BBC News

Newspaper headlines: PM warning and England faces 'two-week lockdown'

By BBC News
Staff

Published
image copyrightPA Media

"Fear we go again" is how the Sun sums up Boris Johnson's admission that a second wave of coronavirus has begun.

It prints a huge silver padlock on its front page, emblazoned with a union flag, and says the prime minister is "agonising" over a new nationwide "social" lockdown.

"Lock-Tober" is how the Star describes the likely weeks ahead, while the i newspaper says the UK is "on the edge" with just a small window left to slow the rate of infection.

The Times says Mr Johnson is preparing for "hundreds of deaths", with a source telling the paper the number of cases will double every week, unless measures are taken.

The government's chief pandemic modeller, Graham Medley, tells the paper, a lockdown would have the "greatest impact" if it coincided with schools closing during October's half-term break.

The Daily Telegraph says that was the original plan - but a source tells the paper the thinking now is that October will be "too late" and that "hawks" within government want something done "in the next few days."

The Financial Times is one of several publications to reflect on the mounting questions from Tory MPs about Mr Johnson's leadership.

It says the decision of Amal Clooney to quit as the UK's envoy on media freedom - because of plans to override the EU withdrawal treaty - has added to "a sense of disarray" within government.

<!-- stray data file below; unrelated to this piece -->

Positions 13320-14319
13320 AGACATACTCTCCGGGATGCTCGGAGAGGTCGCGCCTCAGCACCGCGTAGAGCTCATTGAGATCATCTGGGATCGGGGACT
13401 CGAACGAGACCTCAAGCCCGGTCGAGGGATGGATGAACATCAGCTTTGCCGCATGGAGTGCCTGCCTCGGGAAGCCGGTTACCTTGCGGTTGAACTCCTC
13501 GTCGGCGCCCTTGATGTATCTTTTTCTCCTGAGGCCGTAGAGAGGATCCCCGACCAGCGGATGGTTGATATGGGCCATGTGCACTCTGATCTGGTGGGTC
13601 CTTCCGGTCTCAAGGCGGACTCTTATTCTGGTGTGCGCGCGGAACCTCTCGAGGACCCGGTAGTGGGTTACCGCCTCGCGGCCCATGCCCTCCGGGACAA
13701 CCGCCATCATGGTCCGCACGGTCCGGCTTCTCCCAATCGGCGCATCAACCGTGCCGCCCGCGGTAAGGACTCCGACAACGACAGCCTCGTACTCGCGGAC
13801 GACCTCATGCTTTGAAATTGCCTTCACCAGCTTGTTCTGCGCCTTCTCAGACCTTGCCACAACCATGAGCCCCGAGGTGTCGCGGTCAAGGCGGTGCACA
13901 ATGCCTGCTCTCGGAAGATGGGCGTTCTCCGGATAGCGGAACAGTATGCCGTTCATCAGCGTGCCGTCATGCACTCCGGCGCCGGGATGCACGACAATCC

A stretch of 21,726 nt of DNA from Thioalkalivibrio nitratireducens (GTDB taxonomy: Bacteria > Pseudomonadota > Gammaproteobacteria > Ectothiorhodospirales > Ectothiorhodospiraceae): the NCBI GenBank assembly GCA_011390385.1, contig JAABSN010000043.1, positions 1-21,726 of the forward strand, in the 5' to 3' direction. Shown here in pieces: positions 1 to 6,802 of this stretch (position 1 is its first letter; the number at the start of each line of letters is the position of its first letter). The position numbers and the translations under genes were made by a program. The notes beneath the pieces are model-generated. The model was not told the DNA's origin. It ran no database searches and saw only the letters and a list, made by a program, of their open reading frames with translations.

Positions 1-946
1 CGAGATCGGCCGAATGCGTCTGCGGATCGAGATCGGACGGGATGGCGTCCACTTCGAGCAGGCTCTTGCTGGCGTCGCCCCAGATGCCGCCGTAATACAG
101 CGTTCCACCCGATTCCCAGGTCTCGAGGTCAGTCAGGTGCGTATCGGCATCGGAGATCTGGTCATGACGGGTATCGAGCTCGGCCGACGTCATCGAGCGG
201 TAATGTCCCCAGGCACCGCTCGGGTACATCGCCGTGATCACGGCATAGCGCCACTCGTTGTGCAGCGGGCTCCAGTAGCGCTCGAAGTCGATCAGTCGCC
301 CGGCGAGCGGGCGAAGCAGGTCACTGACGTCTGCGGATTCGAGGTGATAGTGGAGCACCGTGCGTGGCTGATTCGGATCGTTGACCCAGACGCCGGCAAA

"I don't understand what's happened to Boris," one supporter tells the paper, adding that "he seems a shadow of his ebullient self".

The Daily Express is more supportive. It says Mr Johnson has its "sympathy" as he "wrestles" with a crisis that keeps getting tougher.

image copyrightReuters
image captionUS Supreme Court Justice Ruth Bader Ginsburg has died at the age of 87

The online editions of the US papers pay tribute to the Supreme Court Justice Ruth Bader Ginsburg, who has died from complications linked to pancreatic cancer.

The Washington Post describes her as "a legal pioneer for gender equality, whose fierce opinions made her a hero to the left".

She became a "feminist pop culture icon", it says, whose regal image as the "Notorious RBG" graced tote bags, T-shirts and coffee mugs.

USA Today says her "diminutive presence belied her titanic influence" as "a bulwark against an increasingly conservative majority within the high court."

Writing in the Guardian, Labour's deputy leader Angela Rayner calls for the UK's care workers to get a pay rise.

She says the weekly lockdown applause should be followed by "meaningful change" - adding that "empty gestures and pats on the back don't pay the rent".

Ms Rayner writes that it's "unconscionable" that most care workers still earn less than the real living wage of £9.30 an hour.

image copyrightReuters
image captionWales star Gareth Bale is nearing a return to the Premier League

One person whose wages are certainly not found wanting is the footballer Gareth Bale. The Telegraph reports that the deal to bring him back to Tottenham will see Spurs pay him £220,000 a week - in addition to the £380,000 he will receive from Real Madrid while he is on loan.

He is pictured grinning on many of the back pages and giving a thumbs up to fans as he is driven into Tottenham's training ground.

The Star says he was given a hero's welcome after flying in from Spain. "After a short trip around the M25, the winger was rewarded with the sort of adulation which never seemed to come his way at Real Madrid" it concludes.